The label “writer” attributed to Foer for this work is somewhat imperfect. At once a sculptural object and work of l... [more]
Political "photograffeur" artist JR has revealed the movie poster for his forthcoming short film, The Ghosts of Ellis Island, to his 661k Instagram followers. The artist’s third feature film–written by Oscar-winning writer Eric Roth—is to star Hollywood veteran actor Robert De Niro.
The story centers on New York’s Ellis Island, a crucial entryway to the U.S. for immigrants seeking refuge between 1892 and 1954. In the film, JR will uncover a new layer of the New York monumen... [more]
As fresh and lively as ever, Mexico City’s art scene is heating up in time for Gallery Weekend with long-awaited exhibitions: from Mark Powell’s real estate slash photography project to acclaimed Brazilian artist Lucas Arruda’s first presentation in Mexico, the flavor of exhibitions presented shows a pointed social conscience, with both Mexican and international artists on show. Here's the best among them opening this weekend.
Ceiling, 2015, Mark Powell, Courtesy the Artist
Rubble and rock crushed under foot. Dead twigs, rebar, and shoots pocked the boulder field like tiny flag poles, stripped of their sigils. Chirps from the ceiling revealed a nestled group of parakeets dropping white ordnance on a hill of grey concrete. The smell of dirt and dissolution hung in the stale air. Down some stairs, into a darkened basement, the first thing that greets is the smell of a bog, that slow but sweet smell of rot. Leaves float on three or four inches of murky water lit by a si... [more]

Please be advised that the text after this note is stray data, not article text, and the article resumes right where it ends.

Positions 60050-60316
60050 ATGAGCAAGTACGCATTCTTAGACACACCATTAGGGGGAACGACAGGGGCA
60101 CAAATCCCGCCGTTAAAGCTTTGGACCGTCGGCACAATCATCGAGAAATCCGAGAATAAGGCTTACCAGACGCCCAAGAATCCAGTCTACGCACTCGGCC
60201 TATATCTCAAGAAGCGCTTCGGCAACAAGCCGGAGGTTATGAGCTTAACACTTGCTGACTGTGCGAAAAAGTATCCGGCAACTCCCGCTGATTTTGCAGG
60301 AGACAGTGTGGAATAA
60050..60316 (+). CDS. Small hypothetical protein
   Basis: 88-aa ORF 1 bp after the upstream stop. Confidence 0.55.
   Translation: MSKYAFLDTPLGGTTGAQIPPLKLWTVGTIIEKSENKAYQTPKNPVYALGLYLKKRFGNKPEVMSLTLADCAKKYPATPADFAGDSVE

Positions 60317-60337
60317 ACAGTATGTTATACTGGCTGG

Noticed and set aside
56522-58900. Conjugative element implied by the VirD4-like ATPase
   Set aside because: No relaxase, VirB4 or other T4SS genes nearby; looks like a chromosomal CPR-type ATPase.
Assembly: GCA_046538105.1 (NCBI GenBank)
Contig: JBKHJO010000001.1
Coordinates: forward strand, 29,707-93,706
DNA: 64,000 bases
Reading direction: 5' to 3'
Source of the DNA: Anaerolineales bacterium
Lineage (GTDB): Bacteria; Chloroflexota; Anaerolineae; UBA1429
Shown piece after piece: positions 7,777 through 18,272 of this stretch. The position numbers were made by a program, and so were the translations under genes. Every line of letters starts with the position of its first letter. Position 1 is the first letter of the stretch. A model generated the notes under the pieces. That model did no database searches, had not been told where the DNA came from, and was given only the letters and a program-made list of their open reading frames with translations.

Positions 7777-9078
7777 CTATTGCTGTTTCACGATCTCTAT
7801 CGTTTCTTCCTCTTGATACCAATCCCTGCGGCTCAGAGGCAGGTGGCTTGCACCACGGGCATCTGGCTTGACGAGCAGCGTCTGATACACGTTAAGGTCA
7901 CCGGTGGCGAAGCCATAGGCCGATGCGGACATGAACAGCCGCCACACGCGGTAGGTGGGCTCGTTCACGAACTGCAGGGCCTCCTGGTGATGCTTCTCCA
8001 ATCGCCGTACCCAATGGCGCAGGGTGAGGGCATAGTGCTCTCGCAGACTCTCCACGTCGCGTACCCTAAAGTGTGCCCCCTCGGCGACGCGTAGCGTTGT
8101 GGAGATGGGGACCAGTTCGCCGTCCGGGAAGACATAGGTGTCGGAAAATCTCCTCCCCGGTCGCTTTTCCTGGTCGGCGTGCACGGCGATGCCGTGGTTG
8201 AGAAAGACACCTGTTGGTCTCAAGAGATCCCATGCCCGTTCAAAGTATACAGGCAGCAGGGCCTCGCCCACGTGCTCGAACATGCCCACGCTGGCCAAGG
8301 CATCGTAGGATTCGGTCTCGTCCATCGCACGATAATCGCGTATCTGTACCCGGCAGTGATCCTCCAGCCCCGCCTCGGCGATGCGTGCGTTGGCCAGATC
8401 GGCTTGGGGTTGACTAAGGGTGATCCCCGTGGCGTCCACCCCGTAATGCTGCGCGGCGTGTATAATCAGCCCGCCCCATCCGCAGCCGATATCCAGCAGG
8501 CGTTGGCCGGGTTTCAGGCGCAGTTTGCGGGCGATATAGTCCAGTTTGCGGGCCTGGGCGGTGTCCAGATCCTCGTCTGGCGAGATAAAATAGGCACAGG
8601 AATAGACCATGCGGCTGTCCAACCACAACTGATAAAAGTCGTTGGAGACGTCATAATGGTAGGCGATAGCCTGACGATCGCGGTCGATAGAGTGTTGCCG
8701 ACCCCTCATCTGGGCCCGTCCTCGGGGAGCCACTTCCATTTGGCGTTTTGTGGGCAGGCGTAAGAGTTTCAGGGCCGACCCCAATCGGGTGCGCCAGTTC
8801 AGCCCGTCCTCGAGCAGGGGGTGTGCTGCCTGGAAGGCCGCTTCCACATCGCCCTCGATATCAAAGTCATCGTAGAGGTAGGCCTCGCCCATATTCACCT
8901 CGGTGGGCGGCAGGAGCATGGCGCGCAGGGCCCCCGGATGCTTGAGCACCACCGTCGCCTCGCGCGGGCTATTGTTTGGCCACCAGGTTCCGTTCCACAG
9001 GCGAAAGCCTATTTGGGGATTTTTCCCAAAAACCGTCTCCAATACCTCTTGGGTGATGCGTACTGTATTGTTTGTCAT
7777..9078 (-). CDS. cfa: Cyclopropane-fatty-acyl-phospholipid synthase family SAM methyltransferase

The International Center of Photography (ICP) announced yesterday that the founder of Documentary Arts, Alan Govenar, has donated an archive of more than 100,000 works including photographs, films, audio recordings, and new media, with 60,000 works of African American vernacular photography from the Texas African American Photography Archive (TAAP).
The photographs in the TAAP Archive are images of African American life in both urban and rural 20th century Texas. Candid and formal portraits de... [more]
“I don’t know what truth is. Truth is something unattainable. We can’t think we’re creating truth with a camera. But what we can do, is reveal something to the viewer that allows them to discover their own truth.” —Marcel Brault
It’s a pretty grand quote with which to start an article, I know. Its relevance will become clear.
In Issue 2 of Unseen magazine (the magazine that accompanies the upcoming Unseen Photo Fair in Amsterdam, September 18–2... [more]
Michael Heizer once wittily described the Fall art season as the art world equivalent to duck hunting season, with collectors and viewers returning from their summer homes hungry for new art experiences. While it might seem a bit of a stretch, and maybe a little deprecating to the artist ducklings, there is some truth to that feeling of anticipation we have of wanting to see what is going on after the dog days of August.
Albert Oehlen, Untitled, 2008, Oil and paper on canvas, 78 3/4 x 94 1/2... [more]
Painter Joe Fig's new book, Inside the Artist's Studio, comes out tomorrow. Fig is well-known for his portraits of artists' studios. In this follow-up to his Inside the Painter's Studio, he asks 24 painters, video and mixed-media artists, sculptors, and photographers the personal questions that matter most to artists looking for guidance and commiseration in their search to exist as an artist.
In Inside, we are given a glimpse into the everyday studio practices of some of the most engaging contempo... [more]